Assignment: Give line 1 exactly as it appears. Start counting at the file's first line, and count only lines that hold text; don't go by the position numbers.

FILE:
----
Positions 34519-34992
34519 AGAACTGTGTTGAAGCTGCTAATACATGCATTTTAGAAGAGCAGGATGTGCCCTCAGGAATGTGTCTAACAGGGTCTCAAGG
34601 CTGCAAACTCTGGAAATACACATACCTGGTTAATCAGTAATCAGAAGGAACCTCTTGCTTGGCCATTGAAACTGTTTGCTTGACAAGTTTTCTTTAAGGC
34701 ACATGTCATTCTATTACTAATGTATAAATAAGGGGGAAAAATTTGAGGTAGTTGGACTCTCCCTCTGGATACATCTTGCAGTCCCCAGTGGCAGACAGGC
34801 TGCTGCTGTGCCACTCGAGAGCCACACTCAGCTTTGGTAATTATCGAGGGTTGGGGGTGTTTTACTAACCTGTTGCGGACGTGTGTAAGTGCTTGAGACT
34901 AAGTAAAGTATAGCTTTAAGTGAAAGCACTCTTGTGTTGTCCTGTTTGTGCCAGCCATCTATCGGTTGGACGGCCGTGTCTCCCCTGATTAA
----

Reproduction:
Positions 34519-34992